​Summer in the Garden

​Summer in the Garden

31st Jan 2020

The weather has been all over the place this summer. We had a cool start followed by a lot of rain and a lot of heat.

Even with the rain, make sure your plants are getting plenty of water. This is especially important for plants in pots and baskets.

Summer is a long way from over and there certainly is still a lot of warm weather to come. Even so, school holidays are over and there is a sense of transition in the air. It's time to prepare our gardens for the cooler weather ahead while also making the most of the current productivity.


February 2020

We have had a large amount of rain through January. Combined with a cool spring, this has produced the greenest late summer I’ve seen for years! Gardens are looking wonderful as a result.

February is the start of the bulb planting season and my standout performer is the daffodil Marieke, the best yellow-flowered trumpet daffodil around. Many other varieties will become available as the month goes on, including tulips. They must have six weeks in the fridge to chill the bulb and ensure flowering. Most spring-flowering bulbs actually flower in our winter and are ideal for our climate as they are dormant through summer and spectacular in our winter.

The first of the new season cyclamen will also be in this month. This is a more heat-tolerant variety with mid-sized flowers that is ideal to brighten up indoors or shaded areas outside.


  • This is the last month to prune hedges, roses and perennials and still get a recovery flush of growth before Winter. September will be the next chance to prune so get in there now!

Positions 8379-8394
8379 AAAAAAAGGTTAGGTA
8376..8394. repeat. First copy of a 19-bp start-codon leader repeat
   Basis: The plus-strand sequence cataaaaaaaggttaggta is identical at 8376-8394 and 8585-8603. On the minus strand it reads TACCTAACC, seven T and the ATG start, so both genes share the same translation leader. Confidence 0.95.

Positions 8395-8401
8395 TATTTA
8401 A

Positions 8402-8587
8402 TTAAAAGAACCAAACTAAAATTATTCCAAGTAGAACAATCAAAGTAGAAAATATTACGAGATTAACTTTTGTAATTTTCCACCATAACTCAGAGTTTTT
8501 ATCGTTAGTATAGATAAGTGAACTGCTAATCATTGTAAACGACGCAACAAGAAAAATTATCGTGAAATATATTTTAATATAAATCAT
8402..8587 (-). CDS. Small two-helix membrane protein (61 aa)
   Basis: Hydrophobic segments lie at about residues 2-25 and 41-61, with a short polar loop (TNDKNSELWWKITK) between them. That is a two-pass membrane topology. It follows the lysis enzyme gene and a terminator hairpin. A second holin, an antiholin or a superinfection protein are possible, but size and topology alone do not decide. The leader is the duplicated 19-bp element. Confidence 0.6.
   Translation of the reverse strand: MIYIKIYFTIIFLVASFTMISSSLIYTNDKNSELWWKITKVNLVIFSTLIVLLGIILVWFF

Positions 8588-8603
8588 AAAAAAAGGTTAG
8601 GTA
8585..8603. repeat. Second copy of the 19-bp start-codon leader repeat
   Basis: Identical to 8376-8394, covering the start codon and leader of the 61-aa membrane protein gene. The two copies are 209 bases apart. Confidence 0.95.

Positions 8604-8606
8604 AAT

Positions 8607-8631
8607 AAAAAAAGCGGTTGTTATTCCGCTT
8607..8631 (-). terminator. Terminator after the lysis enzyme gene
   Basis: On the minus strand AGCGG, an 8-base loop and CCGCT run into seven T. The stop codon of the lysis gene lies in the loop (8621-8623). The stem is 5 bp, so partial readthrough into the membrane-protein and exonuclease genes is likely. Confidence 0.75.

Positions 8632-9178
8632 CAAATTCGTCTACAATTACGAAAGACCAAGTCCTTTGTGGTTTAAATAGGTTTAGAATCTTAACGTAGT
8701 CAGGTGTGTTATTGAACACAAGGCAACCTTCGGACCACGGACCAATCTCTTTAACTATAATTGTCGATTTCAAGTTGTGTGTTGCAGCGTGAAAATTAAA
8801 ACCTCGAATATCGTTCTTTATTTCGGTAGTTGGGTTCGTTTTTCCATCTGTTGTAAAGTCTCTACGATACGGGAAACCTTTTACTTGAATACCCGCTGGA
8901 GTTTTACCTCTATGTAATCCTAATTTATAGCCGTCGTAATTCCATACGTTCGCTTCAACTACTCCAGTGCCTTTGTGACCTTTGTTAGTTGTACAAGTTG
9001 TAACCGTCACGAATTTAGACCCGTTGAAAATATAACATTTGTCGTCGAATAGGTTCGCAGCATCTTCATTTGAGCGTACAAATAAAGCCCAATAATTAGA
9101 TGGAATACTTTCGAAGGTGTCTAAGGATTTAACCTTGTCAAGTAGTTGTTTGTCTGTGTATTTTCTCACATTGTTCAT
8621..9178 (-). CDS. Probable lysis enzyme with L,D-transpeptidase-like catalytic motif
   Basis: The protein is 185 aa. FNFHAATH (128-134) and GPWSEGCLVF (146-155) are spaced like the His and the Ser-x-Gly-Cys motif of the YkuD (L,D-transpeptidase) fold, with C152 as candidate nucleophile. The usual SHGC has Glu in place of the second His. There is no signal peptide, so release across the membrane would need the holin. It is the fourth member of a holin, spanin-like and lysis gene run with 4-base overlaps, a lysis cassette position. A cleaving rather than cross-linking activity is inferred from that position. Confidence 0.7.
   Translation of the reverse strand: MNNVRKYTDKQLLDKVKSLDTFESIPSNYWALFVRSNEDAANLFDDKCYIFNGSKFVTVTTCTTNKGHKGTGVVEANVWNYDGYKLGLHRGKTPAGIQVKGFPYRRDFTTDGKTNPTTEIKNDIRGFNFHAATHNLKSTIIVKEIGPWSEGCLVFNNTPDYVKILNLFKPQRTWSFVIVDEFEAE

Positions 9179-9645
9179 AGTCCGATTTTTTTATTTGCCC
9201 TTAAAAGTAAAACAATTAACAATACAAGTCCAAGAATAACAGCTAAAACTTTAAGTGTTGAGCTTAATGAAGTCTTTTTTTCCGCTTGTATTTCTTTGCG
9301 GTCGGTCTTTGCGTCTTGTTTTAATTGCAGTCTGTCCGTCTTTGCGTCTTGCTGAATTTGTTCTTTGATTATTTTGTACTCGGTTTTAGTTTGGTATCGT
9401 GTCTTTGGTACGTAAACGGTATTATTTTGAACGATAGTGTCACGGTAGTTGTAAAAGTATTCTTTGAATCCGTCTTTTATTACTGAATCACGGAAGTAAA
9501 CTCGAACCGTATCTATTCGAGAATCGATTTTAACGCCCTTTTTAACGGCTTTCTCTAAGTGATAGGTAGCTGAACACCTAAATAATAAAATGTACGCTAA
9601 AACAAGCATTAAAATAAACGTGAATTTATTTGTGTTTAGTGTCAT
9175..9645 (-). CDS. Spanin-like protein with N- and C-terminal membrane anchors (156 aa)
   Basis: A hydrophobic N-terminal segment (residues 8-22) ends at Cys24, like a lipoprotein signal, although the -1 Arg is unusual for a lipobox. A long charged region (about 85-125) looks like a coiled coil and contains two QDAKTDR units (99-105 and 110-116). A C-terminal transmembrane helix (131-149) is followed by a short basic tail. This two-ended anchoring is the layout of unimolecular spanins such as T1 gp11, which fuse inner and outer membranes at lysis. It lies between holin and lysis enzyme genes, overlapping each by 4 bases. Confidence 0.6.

• Feed sasanqua camellias, evergreen magnolias, azaleas, roses and other pruned plants to encourage more flowers for autumn and fat, bushy plants.
  • Start planting seeds and seedlings of new season, cool climate veggies including beetroot, broccoli, cabbages, Brussels sprouts, and leeks as well as trans-seasonal veggies like lettuce, silverbeet, spinach, carrots and spring onions.
  • The best colour for autumn is still warm climate plants like impatiens, vincas and petunias. I prune and feed my petunias midseason to have flowers through to late autumn.
  • Remember to water your outdoor pots and baskets daily in the warmer weather and feed them with Osmocote now to sustain them through to spring.
  • Watch out for distorted new growth on citrus and spray regularly with Pest Oil or Eco-Oil to control citrus leaf miner. This is also effective in preventing citrus gall wasp infestations.
  • We will have the first of our certified seed garlic this month. Grown in state forests in East Gippsland, this garlic was dug just before the fires and will be on the road as soon as the roads open. Garlic loves good drainage and does well in pots or raised garden beds.


Sasanqua Camellia

Sasanqua Camellia

It is time to start planting sasanqua camellias, in my mind the best flowering hedge available. It's a glossy green shrub that will flower from March to midwinter in a sunny or partially shady spot. Sasanqua camellias love an organically improved soil and, with regular watering, they are beautiful and happy to co-exist with other plants. My top five sasanquas are Blush, Setsugekka, Hiryu, Olivia and Plantation Pink.